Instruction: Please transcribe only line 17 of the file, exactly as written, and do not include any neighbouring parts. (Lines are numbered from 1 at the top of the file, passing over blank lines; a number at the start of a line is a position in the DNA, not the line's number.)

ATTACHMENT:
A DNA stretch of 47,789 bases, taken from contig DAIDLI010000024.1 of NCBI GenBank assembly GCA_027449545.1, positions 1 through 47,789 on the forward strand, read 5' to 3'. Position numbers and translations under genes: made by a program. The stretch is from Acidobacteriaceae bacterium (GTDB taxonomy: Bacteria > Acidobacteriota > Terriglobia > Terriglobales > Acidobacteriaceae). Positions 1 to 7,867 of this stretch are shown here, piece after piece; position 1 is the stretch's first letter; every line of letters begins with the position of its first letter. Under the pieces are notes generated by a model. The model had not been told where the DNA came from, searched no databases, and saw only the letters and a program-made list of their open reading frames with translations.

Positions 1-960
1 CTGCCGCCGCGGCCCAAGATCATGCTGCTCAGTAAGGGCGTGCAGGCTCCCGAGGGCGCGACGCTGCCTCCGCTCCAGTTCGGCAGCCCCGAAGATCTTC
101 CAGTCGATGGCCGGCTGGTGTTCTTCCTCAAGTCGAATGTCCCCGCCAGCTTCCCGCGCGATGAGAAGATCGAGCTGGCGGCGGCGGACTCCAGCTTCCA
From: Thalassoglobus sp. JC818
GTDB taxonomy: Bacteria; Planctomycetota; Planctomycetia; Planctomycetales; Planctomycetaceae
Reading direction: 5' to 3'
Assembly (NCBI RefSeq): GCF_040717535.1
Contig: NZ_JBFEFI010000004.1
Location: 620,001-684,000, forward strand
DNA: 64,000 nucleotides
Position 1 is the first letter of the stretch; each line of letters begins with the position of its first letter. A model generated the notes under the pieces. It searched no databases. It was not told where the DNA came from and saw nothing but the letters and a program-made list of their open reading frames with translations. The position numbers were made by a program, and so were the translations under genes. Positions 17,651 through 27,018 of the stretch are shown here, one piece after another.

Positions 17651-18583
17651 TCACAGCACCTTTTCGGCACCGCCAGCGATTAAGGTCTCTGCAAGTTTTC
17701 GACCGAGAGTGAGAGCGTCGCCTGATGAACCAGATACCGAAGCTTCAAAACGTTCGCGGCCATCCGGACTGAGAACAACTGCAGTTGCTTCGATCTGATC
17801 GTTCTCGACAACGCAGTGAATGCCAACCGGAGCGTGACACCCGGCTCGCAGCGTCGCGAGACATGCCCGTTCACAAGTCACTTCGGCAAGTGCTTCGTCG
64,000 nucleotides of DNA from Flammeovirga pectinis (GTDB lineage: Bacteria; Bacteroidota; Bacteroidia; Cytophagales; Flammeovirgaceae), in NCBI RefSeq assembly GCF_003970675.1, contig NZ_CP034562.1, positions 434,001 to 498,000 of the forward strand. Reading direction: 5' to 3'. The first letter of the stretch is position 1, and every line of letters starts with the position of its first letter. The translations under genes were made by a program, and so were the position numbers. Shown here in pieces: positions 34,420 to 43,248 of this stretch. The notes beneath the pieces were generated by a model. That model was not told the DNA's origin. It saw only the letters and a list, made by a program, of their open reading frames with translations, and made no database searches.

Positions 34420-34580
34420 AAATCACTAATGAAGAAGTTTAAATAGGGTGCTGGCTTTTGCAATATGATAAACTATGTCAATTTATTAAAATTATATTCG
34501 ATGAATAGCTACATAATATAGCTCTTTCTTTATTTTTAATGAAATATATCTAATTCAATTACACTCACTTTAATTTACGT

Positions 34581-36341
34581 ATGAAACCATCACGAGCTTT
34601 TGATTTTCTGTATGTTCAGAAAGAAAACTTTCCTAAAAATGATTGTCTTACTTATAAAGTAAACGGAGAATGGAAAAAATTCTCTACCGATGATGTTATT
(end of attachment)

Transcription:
64,000 nucleotides of DNA from Flammeovirga pectinis (GTDB lineage: Bacteria; Bacteroidota; Bacteroidia; Cytophagales; Flammeovirgaceae), in NCBI RefSeq assembly GCF_003970675.1, contig NZ_CP034562.1, positions 434,001 to 498,000 of the forward strand. Reading direction: 5' to 3'. The first letter of the stretch is position 1, and every line of letters starts with the position of its first letter. The translations under genes were made by a program, and so were the position numbers. Shown here in pieces: positions 34,420 to 43,248 of this stretch. The notes beneath the pieces were generated by a model. That model was not told the DNA's origin. It saw only the letters and a list, made by a program, of their open reading frames with translations, and made no database searches.